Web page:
called to participate? ... And what makes the Mystery of
the death and resurrection of Christ, Who brought
salvation, real for me today? The answer is this: the
action of Christ through the Church and the liturgy; in
particular the Sacrament of the Eucharist which causes the
sacrificial offer of the Son of God Who redeemed us to be
present; the Sacrament of Penance in which we pass from
the death induced by sin to new life; and the other
Sacraments which sanctify us".
Quoting again from the Catechism of the
Catholic Church the Pope affirmed that "a sacramental
celebration is a meeting of God's children with their
Father, in Christ and the Holy Spirit; this meeting takes
the form of a dialogue, through actions and words'. Thus",
he explained, "the first requirement for a good liturgical
celebration is that it be prayer and dialogue with God,
first listening then responding. ... Sacred liturgy offers
us the words, it is up to us to enter into their meaning,
absorb them, harmonise ourselves with them. ... One
fundamental and primordial element of dialogue with God in
the liturgy is concordance between what we say with our
mouths and what we carry in our hearts", he said.
The Pope then referred to a particular
moment in which the liturgy calls upon us and helps us to
find such concordance: the celebrant's invitation before
the Eucharistic prayer: "sursum corda", meaning "let us
lift up our hearts"; lift them up, that is, "out of the
mire of our concerns and desires, our worries and our
distraction. Our hearts, the most intimate part of us,
must open meekly to the Word of God and join the prayer of
the Church, in order to be oriented towards God by the
very words we hear and pronounce".
"We celebrate and experience the liturgy
well", the Pope concluded, "only if we maintain an
attitude of prayer, uniting ourselves to the mystery of
Christ and to His dialogue of a Son with His Father. God
Himself teaches us to pray. ... He has given us the right
words with which to address Him, words we find in the
Psalter, in the great prayers of sacred liturgy and in the
Eucharistic celebration itself. Let us pray to the Lord
that we may become increasingly aware of the fact that the
liturgy is the action of God and of man; a prayer that
arises from the Holy Spirit and from us; entirely
addressed to the Father in union with the Son of God made
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ON THE USE OF THE RITUAL BOOK
SUNDAY CELEBRATIONS IN THE ABSENCE OF A PRIEST
arisen recently about the use of the ritual book
Sunday Celebrations in the Absence of
The most concise
summary of legislation surrounding the use of these rites
for the Diocese of La Crosse is found in the 1997 document
“Revised Norms for Leaders of Prayer in the Diocese of La
“If a priest is unavailable due to [a foreseen] illness
or another commitment, and there is no priest available to
lead the parish in the eucharistic action, parishioners
are to attend Mass at a neighboring parish....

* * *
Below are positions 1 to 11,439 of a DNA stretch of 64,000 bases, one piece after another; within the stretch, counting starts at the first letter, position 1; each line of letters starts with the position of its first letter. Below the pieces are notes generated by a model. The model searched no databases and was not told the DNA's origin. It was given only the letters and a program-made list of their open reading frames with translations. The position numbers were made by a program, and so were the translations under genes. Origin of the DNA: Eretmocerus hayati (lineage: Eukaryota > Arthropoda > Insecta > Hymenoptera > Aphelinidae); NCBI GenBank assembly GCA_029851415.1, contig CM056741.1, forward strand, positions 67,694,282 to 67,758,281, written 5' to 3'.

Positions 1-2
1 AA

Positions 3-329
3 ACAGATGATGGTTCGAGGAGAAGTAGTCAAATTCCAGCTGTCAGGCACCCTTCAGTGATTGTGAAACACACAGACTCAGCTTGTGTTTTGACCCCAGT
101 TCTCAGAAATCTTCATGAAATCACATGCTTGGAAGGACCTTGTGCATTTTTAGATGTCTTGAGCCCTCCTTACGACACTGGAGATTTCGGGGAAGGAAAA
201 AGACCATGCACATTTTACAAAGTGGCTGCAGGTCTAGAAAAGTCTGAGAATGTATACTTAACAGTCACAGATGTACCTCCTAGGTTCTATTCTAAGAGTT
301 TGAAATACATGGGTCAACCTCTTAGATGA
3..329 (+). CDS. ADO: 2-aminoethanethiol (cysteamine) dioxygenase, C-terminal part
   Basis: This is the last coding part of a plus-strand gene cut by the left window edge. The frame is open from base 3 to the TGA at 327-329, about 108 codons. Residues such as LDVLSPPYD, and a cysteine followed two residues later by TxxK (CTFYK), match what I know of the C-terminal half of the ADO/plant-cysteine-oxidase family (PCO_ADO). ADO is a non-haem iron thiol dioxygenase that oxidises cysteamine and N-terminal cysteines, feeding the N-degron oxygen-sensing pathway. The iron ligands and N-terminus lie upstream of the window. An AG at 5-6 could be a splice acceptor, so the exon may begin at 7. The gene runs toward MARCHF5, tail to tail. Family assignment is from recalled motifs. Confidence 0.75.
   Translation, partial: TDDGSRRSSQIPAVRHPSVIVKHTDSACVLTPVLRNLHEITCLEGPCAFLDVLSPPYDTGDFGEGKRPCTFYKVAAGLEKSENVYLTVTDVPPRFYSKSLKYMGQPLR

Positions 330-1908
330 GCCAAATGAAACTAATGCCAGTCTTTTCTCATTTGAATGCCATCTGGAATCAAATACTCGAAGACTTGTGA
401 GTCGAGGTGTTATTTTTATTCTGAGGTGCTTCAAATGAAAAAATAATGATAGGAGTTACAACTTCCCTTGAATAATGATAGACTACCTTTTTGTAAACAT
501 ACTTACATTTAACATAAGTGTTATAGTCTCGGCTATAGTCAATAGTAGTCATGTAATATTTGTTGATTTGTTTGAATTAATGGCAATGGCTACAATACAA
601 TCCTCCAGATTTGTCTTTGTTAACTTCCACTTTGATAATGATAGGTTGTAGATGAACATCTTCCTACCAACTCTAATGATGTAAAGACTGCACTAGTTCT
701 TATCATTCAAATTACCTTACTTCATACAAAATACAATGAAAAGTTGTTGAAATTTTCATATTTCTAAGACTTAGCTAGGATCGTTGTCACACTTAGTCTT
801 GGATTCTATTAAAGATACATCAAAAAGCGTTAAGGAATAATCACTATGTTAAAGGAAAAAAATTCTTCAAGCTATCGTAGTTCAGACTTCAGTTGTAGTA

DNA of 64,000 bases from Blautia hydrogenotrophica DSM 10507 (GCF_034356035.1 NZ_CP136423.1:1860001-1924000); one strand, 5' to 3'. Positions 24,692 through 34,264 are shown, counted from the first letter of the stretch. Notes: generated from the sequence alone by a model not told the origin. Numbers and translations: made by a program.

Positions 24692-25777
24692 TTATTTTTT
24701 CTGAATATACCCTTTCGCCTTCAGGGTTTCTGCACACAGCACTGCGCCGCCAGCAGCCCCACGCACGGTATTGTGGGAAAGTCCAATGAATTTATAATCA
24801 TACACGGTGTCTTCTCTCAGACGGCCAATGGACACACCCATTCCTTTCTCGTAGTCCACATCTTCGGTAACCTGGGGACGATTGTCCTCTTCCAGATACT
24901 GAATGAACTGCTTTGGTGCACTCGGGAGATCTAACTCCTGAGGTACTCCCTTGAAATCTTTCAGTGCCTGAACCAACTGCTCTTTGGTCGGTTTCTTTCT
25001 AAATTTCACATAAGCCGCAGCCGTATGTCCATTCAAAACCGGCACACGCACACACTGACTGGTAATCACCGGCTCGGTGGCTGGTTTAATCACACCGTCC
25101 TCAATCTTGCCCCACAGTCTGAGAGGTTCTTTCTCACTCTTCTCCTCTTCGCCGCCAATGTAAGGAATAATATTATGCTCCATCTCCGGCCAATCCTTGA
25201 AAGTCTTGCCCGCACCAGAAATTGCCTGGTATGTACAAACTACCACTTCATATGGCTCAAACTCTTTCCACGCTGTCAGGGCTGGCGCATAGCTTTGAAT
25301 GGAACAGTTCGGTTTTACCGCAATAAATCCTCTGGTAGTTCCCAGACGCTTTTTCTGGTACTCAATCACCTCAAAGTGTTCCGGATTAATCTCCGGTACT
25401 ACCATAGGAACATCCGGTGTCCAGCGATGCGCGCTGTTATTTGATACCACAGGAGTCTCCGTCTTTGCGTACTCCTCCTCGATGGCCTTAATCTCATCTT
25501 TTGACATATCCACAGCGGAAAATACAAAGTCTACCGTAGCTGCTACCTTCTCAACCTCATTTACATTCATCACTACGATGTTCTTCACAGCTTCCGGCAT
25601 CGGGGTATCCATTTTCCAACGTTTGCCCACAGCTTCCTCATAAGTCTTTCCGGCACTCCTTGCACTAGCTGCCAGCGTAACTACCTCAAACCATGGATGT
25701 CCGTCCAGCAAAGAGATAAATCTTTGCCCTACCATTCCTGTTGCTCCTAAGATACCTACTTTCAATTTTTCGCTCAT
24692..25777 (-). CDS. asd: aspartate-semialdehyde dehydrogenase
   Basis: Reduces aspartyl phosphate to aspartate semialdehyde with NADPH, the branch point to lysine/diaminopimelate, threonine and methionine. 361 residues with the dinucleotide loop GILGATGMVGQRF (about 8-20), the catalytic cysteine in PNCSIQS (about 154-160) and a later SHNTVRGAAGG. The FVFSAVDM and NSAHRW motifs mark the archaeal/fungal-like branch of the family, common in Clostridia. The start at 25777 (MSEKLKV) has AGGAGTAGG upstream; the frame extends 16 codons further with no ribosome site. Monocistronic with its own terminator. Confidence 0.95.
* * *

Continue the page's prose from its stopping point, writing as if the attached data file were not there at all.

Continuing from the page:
Only in the circumstances of a sudden or unforeseen
absence when, with the faithful already assembling, the
pastor or other priest cannot be present for the
celebration of Mass (for example, sudden illness or the
onset of hazardous road conditions that keep a visiting
priest from traveling) should the parish deacon or Leader
of Prayer mark the Lord’s Day with the Liturgy of the Word
and the distribution of Holy Communion…. In the
Diocese of La Crosse, then, Sunday celebrations of the
Word with the distribution of Holy Communion outside Mass
are limited to emergency situations” [emphasis in
Nursing homes and prisons are exceptions to the
emergency-only condition. Deacons and Leaders of
Prayer in the Diocese are trained accordingly.
Questions about the use of
should be directed to the Office of Sacred Worship
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Sunday, July 1 was another great day in the Diocese of La
Crosse, for on this day the Diocesan Televised Mass
apostolate to a great step forward in serving the
homebound: its Mass became closed-captioned.
While the Federal Communications Commission and the
nation’s broadcast stations have long encouraged closed
captioning, the Diocesan Mass (and other non-profits whose
broadcasts met strict conditions) had not been
due to the cost of captioning.
But like many things (not all!), greater access to
more inexpensive technology has made the technical process
It had been an unfortunate irony, in many ways,
that the one program that could benefit the most from a
captioned broadcast—the Sunday Mass to the homebound—was
one of the few that had yet to be so captioned.
Many letters, for many years, had expressed this
very thought; and there are letters even now, just after two weeks of
captioning, that confirm the good of the endeavor.
If you are able, please promote this Televised Mass
to those you know, in your parish or in your family, who
would benefit from the Sunday Morning broadcast.
Current stations and times include:
River, Channel 34, at 6:30 a.m. Sunday.
Claire, Channel 18, at 9:30 a.m. Sunday.
La Crosse, Channel 19, at 9:30 a.m. Sunday.
Marshfield (Public Access), Cable Channel 98, Digital
Channel 989, at 10:30 a.m. & 5:30 p.m. Sunday.
Stevens Point (Public Access), Cable Channel 95, Digital
Channel 984, at Noon and 5:30 p.m. Saturday.
Wausau, Channel 9, at 6:30 a.m. Sunday.
Wisconsin Rapids (Public Access), Cable Channel 96,
Digital Channel 985, at 8:30 a.m. Sunday.
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SOME DEEP (LITURGICAL) THOUGHTS BY FR. AIDEN KAVANAUGH
In the last issue of
LaCrosseRoads, I introduced
Fr. Aiden Kavanagh and some of the gems of his 1982 book,
Elements of Rite: A Handbook of Liturgical Style.
Here, for ongoing reflection, are a few more, this time on
liturgy’s inherent structure and order: